Rufus Wainwright blasts ‘ferocious’ targeting of trans community: ‘It’s like a war now’

Rufus Wainwright stands with trans friends amidst rights anti-LGBTQ+ hate.

Award-winning singer-songwriter Rufus Wainwright has spoken out about the renewed “battle” for gay rights and how trans people are “under full attack” by right-wing legislation in the US.

“Gay Messiah” hitmaker Wainwright – who came out as gay in the late 1980s – said that “although clearly there was a dark underbelly of homophobia brewing” in the early 2000s, as the LGBTQ+ community reeled from the impact of Section 28 and the AIDS crisis, matters have worsened in recent years.

Speaking to The Telegraph on Saturday (2 September), the Canadian-American artist continued: “I don’t know how things are in England but in America the battle is back on.

“There has been a dramatic swing back against gay rights. It’s pretty horrific.”

Wainwright has been consistently involved in LGBTQ+ rights advocacy throughout his career, protesting against Russia’s gay propaganda laws during a 2014 concert in Moscow. In 2020, he called out Tennessee legislation that would allow religious adoption agencies to turn away gay couples.

As acclaimed composer returns to the UK to perform a music from breakthrough albums Want One and Want Two at the annual BBC Proms, he reflected on how progress on LGBTQ+ rights has been lost over the past two decades.

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Rufus Wainwright performs in Barcelona in July.
Rufus Wainwright performs in Barcelona in July. (Getty)

“I have certain, quite old- fashioned opinions on trans stuff,” Wainwright said. “I do occasionally like to debate what direction should be taken with children and all that.”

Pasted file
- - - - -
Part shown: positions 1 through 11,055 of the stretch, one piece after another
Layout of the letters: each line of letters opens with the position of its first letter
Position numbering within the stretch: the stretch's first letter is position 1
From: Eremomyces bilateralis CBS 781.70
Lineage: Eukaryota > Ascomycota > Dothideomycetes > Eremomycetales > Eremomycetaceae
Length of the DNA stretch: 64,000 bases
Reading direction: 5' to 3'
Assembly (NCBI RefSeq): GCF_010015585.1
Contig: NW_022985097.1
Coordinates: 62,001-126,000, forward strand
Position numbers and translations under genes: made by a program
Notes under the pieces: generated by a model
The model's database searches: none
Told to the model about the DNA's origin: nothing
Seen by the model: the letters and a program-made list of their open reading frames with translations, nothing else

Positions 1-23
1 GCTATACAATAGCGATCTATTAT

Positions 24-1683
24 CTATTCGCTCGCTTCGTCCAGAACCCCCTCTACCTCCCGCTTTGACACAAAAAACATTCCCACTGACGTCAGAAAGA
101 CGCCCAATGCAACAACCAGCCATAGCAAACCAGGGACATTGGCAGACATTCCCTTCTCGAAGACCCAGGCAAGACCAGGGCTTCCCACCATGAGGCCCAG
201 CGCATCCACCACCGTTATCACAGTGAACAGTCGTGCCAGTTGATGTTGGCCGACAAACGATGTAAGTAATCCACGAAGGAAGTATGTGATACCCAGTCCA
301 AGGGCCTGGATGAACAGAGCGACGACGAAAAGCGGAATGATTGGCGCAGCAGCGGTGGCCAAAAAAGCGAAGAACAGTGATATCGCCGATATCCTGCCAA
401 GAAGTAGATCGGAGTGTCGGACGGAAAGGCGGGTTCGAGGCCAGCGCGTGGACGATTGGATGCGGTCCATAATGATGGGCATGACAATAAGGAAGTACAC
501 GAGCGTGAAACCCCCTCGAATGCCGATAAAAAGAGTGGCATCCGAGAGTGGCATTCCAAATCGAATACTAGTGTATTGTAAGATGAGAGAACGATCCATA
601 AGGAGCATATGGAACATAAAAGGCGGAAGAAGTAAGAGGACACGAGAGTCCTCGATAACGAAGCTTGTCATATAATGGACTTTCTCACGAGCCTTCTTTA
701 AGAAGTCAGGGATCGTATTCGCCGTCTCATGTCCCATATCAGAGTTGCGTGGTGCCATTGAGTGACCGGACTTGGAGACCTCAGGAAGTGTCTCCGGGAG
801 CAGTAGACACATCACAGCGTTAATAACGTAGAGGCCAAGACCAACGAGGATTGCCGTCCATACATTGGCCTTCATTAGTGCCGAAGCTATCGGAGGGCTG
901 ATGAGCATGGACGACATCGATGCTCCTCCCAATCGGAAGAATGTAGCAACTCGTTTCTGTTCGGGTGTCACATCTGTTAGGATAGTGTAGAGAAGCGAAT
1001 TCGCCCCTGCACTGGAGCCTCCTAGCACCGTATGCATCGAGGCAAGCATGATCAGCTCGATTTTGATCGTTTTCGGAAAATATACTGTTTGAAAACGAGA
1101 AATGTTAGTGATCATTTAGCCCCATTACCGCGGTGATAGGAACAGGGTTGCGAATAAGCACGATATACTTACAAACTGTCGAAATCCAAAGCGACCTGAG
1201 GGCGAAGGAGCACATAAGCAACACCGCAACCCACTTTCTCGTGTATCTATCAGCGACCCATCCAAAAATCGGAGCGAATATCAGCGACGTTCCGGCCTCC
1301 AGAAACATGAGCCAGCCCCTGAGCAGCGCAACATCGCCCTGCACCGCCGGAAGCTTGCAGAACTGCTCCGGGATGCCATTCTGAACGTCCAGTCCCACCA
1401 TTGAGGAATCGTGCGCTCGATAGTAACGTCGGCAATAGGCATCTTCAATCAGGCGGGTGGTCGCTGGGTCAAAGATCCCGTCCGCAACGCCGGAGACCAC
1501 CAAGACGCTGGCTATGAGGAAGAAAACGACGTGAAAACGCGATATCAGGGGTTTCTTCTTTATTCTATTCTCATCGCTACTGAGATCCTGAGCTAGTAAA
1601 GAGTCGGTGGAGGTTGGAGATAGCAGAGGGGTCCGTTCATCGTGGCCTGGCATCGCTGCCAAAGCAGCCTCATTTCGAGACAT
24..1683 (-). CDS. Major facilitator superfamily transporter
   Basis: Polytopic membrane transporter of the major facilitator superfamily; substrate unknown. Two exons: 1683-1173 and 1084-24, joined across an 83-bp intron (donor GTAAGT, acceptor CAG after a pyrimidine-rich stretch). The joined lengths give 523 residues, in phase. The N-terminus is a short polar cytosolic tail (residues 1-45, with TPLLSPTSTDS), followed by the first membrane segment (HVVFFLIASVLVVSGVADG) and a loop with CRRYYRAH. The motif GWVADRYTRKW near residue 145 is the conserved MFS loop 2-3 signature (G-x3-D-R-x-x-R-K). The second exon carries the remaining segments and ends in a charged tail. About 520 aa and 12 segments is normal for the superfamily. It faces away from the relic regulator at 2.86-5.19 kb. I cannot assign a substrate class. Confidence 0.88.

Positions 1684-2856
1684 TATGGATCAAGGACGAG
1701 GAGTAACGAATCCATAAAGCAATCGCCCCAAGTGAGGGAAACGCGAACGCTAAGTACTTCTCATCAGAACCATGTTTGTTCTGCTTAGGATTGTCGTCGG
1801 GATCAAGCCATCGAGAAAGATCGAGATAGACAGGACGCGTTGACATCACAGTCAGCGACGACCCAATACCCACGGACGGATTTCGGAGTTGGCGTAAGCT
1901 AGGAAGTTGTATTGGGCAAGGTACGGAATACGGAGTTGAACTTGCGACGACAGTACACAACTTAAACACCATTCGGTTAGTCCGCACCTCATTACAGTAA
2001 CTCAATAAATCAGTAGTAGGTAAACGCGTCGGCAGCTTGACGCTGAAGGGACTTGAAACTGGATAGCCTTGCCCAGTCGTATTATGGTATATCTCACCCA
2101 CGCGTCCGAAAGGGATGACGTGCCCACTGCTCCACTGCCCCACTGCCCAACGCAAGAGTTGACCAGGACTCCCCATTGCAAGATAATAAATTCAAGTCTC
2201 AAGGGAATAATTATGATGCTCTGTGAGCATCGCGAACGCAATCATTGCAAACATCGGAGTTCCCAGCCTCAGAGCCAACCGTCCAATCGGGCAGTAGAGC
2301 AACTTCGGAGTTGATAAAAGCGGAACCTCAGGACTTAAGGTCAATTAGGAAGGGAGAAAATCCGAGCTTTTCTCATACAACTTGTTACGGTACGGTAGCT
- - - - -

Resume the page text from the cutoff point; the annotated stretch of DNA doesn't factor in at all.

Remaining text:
Although he did not expand, he admitted that “there isn’t even room for those conversations anymore because trans people are under full attack from the government”.

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“The amount of legislation that is being passed,” he explained. “How the right-wing has glommed on to gay and trans people as a target is so ferocious … It’s like a war now. You have to fight for one side or the other, which is never good for anyone.

“But I’m a gay person with lots of trans friends and so I have to choose that side.”

Across the US, Republican-controlled states such as Florida, Kentucky, Tennessee and Kansas have introduced a raft of anti-LGBTQ+ legislation, rolling back the rights of queer and trans people.

In 2023 alone, over 550 anti-LGBTQ+ bills have been introduced in the US according to the Human Rights Campaign (HRC), with 225 specifically aimed at restricting the rights of trans people.

Libraries are banning LGBTQ+ books, trans youth are losing access to vital gender-affirming care and several states are considering bans on drag. Canada issued an updated travel advisory for people visiting the US in August, warning of the risks for LGBTQ+ travellers.

Wainwright also expressed his sorrow at the loss of queer Irish singer Sinead O’Connor earlier this year. Best known for the smash-hit 1990 single “Nothing Compares 2 U”, O’Connor was known as a fierce human rights advocate before her death in July 2023.

“I feel she wanted to go,” Wainwright said. “In a certain sense I’m happy for her, that she was able to release herself from her pain.”

Wainwright is not the only musician to make their views clear on the ongoing backtrack of global LGBTQ+ – and particularly trans – rights.

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Many artists have come out swinging for trans rights in recent months, with acclaimed Irish musician Hozier calling supporting trans people a matter of basic “human decency”.

Megastars Taylor Swift, Beyoncé and Lady Gaga have also unapologetically uplifted trans people in front of their audiences.

Prom 66: Want Symphonic – Want One will be performed by Rufus Wainwright at the Royal Albert Hall in London on 5 September at 7.30pm, followed by Prom 67: Want Symphonic – Want Two at 10.15pm.

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